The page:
The #1 reason why position #1 doesn’t matter
As the layout of search engine results pages continues to change and evolve, columnist Rachel Lindteigen notes that being the top result may not be as important as it used to be.
That’s right — position #1, the elusive goal for so many SEOs, may not matter so much anymore. Crazy statement, right? Trust me… follow me for just a minute.
The screen shot below shows what Google refers to as a featured snippet, also known as a direct answer. (It’s also one I searched recently when baking, realizing I forgot to buy self-rising flour and hoping I wouldn’t have to go back to the store. Anyway, moving on… )
As you can see, the direct answer information is displaying above the initial search result. I don’t even have to click on the link to find the answer I need. I’m able to see that if I pull the baking powder and salt out of the cupboard, I can save myself a trip to the store.
While this is great for the end user, it means that MyRecipes.com provided me the information I needed, but I never visited their site. In many instances, however, the consumer is still going to visit the website because they need more information than what’s displayed in the direct answer.
So why does position #1 not matter as much? While the direct answer shown above does come from the #1-ranked website for the search query, it doesn’t always work this way. The direct answer is pulled from the site with the best answer, and Google doesn’t seem to care how it’s ranked.
In the example below, the featured snippet has been pulled from the #3-ranked result. (Not that I’ve ever searched this particular query in a sleep-deprived moment during the past year… )
Can you imagine the difference in traffic for the #3 result with the direct answer vs. the #1 result without? Normally, the top organic ranking would have the highest click-through rate; however, the direct answer is likely taking traffic from the top result here (if not getting the majority of the clicks).
It’s important to optimize the content on all of your properties, not just your website. Yes, you really do need to include full content descriptions on your social profiles, because you never know what Google’s going to deem the best candidate for a direct answer.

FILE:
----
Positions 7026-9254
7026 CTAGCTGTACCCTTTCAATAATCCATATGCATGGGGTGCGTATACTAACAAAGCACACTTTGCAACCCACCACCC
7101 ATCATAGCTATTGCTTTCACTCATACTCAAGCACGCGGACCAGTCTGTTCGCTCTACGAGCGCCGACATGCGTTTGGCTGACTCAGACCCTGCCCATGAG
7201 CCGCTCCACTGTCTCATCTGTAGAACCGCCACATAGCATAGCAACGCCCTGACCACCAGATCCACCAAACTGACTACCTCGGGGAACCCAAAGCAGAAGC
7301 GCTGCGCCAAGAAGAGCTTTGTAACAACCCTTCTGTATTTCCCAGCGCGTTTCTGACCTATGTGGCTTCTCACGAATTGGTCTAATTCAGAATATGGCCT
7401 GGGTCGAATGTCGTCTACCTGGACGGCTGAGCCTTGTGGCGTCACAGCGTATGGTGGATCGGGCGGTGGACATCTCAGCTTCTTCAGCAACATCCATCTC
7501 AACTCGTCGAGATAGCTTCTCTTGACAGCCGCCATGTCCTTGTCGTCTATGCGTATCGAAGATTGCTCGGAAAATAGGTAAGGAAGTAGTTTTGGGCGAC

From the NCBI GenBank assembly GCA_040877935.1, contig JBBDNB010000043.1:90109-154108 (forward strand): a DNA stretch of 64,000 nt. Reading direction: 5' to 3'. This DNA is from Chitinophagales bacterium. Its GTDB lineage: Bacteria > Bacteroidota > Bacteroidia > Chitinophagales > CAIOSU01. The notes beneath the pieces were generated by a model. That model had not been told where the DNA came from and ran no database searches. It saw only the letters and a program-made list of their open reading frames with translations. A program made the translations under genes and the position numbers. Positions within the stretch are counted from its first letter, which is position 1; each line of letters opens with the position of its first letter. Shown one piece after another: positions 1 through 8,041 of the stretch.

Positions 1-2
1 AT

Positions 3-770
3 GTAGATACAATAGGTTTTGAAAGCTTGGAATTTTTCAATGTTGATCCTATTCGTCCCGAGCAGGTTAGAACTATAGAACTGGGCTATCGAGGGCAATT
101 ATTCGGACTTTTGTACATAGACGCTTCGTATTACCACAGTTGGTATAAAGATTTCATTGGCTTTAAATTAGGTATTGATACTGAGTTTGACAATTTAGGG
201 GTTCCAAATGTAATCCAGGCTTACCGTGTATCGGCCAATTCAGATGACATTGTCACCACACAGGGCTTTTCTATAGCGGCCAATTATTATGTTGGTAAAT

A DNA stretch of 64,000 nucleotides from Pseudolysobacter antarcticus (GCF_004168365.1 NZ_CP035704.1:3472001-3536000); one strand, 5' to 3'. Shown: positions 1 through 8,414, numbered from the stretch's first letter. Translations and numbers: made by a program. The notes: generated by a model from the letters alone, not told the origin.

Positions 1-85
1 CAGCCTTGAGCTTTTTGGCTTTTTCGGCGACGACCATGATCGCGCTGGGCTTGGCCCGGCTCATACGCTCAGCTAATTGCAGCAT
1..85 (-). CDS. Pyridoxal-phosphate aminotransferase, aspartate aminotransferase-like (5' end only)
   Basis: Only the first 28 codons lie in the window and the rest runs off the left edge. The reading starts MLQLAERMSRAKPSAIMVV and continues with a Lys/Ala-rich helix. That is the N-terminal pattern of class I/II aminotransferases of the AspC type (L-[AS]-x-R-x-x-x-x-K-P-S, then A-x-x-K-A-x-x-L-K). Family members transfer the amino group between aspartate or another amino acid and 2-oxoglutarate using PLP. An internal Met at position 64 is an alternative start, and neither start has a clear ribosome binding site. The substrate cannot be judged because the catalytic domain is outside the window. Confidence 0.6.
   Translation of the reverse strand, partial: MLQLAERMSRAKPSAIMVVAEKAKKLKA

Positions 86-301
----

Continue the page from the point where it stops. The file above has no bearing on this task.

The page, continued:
In the example below, Google has chosen a featured snippet from a video on Pottery Barn’s YouTube channel for the search query, “how to hang drapes.” A page from Pottery Barn’s website that contains tips and how-tos for hanging drapes is #1 in the SERP — but because they’ve optimized their YouTube video description, it’s been selected as the direct answer. This benefits Pottery Barn in the long run, because now they have more real estate above the fold.
The video is embedded in their website, along with additional supporting content on hanging drapes. Pottery Barn’s how-to guides provide a great information resource for customers, and that’s likely why Google’s rewarding them with both the featured snippet and the #1 position in the SERP.
The featured snippet is pulled from the video description on YouTube:
So, what does all of this have to do with your SEO content strategy? When you provide useful information that’s easy to follow and understand, it could be used as a featured snippet in Google search results. If that happens, you will likely see a boost in traffic to your site — perhaps even more than the top organic result.
If you have optimized your site and your social channels, you can potentially gain a bigger portion of the SERP landscape through the featured snippet and position #1 ranking. However, even without #1, if you have the featured snippet, you are essentially the new #1.
Now that you understand the reward, you need to determine how to go after the direct answers. Start by searching Google for some of your target keywords (especially long-tail variations that take the form of a question) and find out if these queries trigger a featured snippet.
If these searches do produce direct answers, look at the sites that are obtaining them and evaluate what they’re doing differently. If you have the right information on your site to answer the query, double-check your setup. Do you have a dedicated page for each question with comprehensive, high-quality content? Or do you answer the question as part of a larger FAQ page? You may need to make some changes in order to win the featured snippet placement.
Direct answers are still relatively new, and they’re not on all queries. You may find that they’re starting to add them for queries related to your vertical, but the number of questions being answered is limited. Remember, even if a particular query doesn’t trigger a direct answer now, it may in the future — so you can always start creating content with that in mind.
Keep in mind that featured snippets are more commonly found on informational queries rather than transactional ones, so optimizing your content for direct answers will primarily be for the purpose of capturing searchers at the top of the funnel. In other words, plan your content accordingly; don’t try to use product pages to obtain featured snippets unless it’s appropriate to do so.
Position #1 isn’t as important as being the direct answer. Focus on creating great content that’s useful to your audience, and target the queries that would send someone to your site. While simple answers such as “what is a substitute for self-rising flour” may not drive tons of traffic, queries like “how to hang drapes” will likely drive traffic and quite possibly revenue in time.
Opinions expressed in this article are those of the guest author and not necessarily Search Engine Land. Staff authors are listed here.